Finally, for the crowd who shouts “My guns are tools I don’t care how they look!” I have two answers to this: reliability and tradition.  There’s no argument that a properly maintained gun will function better.  As said above, even the most durable firearm needs proper care and maintenance to meet its full potential.  Every single firearms manufacturer publishes information on the best way to clean, lubricate and properly store their guns.  Follow their advice and the guns just work better.  

dirty ccw pistol
The Author’s Father’s Concealed Carry Pistol

My other answer for the “No clean” crowd is tradition.  One of my most prized possessions is a .357 magnum two shot derringer style pistol my father carried for over 30 years.  It has its dings, its scratches and a little surface pitting, and to be honest isn’t a very effective firearm.  Still, it means the world to me that I have it now that he’s passed on.  Firearms are intensely personal items and your children, or grandchildren will appreciate having such a personal piece of your history that you’ll leave behind.  Of course, you can only leave it behind if it is still in one piece.

What’s the worst case of gun neglect have you seen?  Are you guilty of weapon’s abuse yourself?  Tell us about your experiences in the comments.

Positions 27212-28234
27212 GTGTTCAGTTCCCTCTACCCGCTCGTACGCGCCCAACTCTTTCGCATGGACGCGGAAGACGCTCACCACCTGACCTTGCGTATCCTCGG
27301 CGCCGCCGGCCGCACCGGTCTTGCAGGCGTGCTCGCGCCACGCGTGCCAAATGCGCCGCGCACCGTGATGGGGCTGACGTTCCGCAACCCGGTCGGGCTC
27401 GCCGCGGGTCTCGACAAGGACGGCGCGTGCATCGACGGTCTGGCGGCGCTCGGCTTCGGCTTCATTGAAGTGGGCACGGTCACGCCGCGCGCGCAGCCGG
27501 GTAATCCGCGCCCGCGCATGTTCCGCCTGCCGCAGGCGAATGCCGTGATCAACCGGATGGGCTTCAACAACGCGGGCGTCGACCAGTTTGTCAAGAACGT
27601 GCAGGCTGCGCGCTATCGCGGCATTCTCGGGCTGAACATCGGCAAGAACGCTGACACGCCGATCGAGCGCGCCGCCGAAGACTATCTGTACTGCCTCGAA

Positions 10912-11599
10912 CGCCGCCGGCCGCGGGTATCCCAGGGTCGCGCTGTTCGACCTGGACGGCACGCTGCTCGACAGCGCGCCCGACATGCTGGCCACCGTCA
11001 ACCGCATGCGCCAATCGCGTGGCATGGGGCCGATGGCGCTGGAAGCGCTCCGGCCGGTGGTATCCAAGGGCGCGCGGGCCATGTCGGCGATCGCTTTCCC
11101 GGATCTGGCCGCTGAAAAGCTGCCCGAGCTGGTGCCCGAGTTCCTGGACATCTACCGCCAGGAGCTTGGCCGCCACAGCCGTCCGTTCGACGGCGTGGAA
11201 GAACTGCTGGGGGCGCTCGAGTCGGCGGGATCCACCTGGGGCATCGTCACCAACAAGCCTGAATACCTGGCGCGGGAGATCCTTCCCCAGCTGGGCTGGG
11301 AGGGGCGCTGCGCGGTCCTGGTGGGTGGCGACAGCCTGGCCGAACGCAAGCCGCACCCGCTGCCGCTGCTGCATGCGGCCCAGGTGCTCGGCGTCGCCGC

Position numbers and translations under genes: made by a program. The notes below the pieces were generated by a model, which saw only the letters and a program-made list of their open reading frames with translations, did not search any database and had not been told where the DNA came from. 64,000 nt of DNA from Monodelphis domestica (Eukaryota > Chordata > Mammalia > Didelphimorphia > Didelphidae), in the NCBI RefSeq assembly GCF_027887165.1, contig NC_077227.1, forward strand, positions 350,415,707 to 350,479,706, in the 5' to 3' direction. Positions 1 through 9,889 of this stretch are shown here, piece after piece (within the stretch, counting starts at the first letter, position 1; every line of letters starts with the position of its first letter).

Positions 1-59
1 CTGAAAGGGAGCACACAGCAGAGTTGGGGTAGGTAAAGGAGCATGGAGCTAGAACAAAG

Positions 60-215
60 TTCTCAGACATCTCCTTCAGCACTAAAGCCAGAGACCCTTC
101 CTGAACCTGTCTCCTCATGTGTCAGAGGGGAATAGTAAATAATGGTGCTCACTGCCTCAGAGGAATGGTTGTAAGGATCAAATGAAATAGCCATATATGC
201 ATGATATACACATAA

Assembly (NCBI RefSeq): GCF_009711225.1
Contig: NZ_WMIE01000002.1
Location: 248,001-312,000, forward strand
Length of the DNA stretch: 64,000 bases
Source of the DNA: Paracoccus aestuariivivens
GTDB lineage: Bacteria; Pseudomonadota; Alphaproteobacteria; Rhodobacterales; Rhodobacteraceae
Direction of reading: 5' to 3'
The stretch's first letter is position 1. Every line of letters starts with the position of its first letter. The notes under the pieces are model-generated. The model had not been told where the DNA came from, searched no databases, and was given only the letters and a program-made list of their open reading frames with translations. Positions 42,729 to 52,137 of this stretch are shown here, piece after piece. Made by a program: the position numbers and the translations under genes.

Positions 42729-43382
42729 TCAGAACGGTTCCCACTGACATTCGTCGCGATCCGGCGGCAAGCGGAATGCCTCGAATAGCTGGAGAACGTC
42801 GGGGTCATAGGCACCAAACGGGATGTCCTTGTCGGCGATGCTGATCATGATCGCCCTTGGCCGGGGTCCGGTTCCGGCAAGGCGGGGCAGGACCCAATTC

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4 Comments on "Reasons Guns Fail"

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John
Guest
Great article! But I’d like to add an extra point regarding cleanliness- touching. While it won’t exactly lead to the failure of the gun, the oils from your skin can lead to anything from light surface rust to possible pitting. Gunsmiths have told me of people that can put their hands all over a piece and it’ll be fine, to people who can lightly touch a gun and you’ll see some light surface rust by the end of the week. For whatever reason, it looks like it depends on the person, but it just underlines the fact that you should… Read more »
jerry the geek
Guest
Actually, while it’s possible to “over=oil’ a gun, you have to work at it. A man who once owned the company which builds the most reliable of competitive pistols told me that. Then he went on to say something to the effect that “well, of course, you have to wipe off the excess oil”. I think that’s the genesis of the concept that you shouldn’t use too much oil on a gun. The best approach is to give it plenty of oil of the appropriate quality and grade, let it sit for a while (to penetrate the areas where the… Read more »
Tim Lange
Guest

Carbon fowling? When are they in season? 🙂

Eric Hung
Admin

Lol, good catch!